In July 2011 the Environmental Investigation Agency (EIA) released a report entitled Crossroads, revealing how well-connected companies in Vietnam and the Lao PDR (Laos) were profiting from illicit timber trade between the two countries. The report found significant trade in raw logs from Laos to Vietnam, in contravention of the former country’s stated policy of banning the export of unprocessed timber.
In March 2012 the Government of Laos (GoL) stated that it would take “serious action” to reduce the export of unprocessed natural resources, including timber, in order to support domestic industries. Yet on the mountainous border with Vietnam, policy continues to diverge with reality.
Further recent investigations by EIA show that it is business as usual and that the plunder of Laos’ forests continues unchecked. A handful of powerful firms are still moving logs across the border, aided by murky exemptions from timber export controls apparently granted by the upper echelons of the GoL.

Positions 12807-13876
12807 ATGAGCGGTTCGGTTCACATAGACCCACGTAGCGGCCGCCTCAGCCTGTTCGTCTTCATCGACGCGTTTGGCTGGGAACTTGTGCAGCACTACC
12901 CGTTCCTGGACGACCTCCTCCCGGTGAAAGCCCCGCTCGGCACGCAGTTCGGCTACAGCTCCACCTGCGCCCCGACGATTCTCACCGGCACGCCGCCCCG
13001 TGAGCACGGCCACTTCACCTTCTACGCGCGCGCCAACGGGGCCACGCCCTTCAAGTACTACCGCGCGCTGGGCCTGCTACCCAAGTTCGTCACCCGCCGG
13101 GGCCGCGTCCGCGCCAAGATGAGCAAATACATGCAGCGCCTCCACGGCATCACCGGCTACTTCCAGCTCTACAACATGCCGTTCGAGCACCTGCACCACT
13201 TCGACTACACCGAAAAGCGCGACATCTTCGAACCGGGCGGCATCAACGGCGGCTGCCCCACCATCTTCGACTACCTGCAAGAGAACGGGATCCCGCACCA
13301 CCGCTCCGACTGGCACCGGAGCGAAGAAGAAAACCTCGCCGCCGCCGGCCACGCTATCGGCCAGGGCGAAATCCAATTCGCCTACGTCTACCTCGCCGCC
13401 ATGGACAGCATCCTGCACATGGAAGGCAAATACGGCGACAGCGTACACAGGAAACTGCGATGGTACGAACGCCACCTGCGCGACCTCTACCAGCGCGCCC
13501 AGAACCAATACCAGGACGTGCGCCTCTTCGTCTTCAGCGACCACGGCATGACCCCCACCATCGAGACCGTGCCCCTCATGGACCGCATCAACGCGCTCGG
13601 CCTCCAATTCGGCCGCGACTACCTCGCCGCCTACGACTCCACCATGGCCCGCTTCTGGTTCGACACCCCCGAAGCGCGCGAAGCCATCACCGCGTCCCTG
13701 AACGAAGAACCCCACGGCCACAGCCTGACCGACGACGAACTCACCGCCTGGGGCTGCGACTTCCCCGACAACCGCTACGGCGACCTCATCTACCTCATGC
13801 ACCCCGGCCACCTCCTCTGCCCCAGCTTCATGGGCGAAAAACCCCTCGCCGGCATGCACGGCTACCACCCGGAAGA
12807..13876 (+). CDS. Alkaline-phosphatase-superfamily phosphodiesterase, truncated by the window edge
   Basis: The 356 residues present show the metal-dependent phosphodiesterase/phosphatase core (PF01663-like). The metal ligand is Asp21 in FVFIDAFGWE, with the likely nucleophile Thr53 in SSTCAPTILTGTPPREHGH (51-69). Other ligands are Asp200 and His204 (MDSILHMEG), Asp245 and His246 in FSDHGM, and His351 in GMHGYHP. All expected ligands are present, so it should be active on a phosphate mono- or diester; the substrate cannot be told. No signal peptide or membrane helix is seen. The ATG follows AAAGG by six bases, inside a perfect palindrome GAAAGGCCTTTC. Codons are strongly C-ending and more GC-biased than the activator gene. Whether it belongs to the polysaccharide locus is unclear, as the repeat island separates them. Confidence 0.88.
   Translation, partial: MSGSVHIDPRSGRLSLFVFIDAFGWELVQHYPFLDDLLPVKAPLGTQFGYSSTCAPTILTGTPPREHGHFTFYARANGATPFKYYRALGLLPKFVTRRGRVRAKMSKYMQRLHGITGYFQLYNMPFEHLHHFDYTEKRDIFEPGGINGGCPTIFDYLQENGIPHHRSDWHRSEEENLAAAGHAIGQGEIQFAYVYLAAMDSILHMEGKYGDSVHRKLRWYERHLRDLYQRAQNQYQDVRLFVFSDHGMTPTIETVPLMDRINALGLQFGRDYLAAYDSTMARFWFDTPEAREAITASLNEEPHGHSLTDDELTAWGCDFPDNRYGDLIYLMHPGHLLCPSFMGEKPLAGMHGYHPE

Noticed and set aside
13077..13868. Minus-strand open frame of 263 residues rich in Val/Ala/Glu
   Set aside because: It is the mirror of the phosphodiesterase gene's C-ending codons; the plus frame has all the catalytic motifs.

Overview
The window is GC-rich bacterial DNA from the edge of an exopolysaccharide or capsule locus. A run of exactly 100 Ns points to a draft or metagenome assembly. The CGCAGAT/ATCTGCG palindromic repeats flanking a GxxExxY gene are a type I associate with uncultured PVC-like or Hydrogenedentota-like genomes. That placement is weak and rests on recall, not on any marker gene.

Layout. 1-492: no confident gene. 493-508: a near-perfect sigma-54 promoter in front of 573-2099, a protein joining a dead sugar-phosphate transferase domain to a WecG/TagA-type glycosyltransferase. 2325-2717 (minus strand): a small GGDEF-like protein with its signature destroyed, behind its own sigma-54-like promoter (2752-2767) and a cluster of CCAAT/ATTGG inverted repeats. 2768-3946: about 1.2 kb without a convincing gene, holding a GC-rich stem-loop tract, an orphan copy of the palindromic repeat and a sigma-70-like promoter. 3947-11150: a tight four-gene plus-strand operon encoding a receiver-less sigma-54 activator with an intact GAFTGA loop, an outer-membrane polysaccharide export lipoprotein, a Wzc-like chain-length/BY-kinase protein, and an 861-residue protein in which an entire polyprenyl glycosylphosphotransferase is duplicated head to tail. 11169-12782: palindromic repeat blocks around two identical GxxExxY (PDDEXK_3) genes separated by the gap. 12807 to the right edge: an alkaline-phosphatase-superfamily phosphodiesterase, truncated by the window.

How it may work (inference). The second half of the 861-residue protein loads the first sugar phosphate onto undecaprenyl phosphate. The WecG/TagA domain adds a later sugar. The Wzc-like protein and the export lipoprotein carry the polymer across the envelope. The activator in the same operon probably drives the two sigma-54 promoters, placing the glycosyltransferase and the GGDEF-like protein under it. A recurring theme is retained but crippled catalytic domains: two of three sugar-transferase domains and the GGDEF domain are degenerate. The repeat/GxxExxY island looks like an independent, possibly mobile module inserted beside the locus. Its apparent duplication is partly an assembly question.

In 2012, once again, unprocessed Laos logs flooded into coastal cities in Vietnam to feed its voracious furniture industry. By July the ports of Qui Nhon, Danang, and Vinh were stacked with Lao logs to supply local factories or to be sold to international traders, while wood factories in Lao struggled to obtain raw materials.
Both Laos and Vietnam are engaged in discussions under the European Union’s Forest Law Enforcement, Governance and Trade (FLEGT) initiative. A core element of FLEGT is the signing of bilateral Voluntary Partnership Agreements (VPA) that seek to guarantee legal timber supplies from producer countries into the EU.
Vietnam’s draft Timber Legality Assurance System (TLAS) recognises the need to ensure that timber imports are legally sourced. Indeed, Vietnamese products face exclusion from European markets if their provenance cannot be proven when the EU Timber Regulation (EUTR) comes into force in March 2013. For Laos, FLEGT offers a significant opportunity to support and reform its forestry sector to help it meet its objectives of both better forest governance and a domestic processing industry.
Download full report here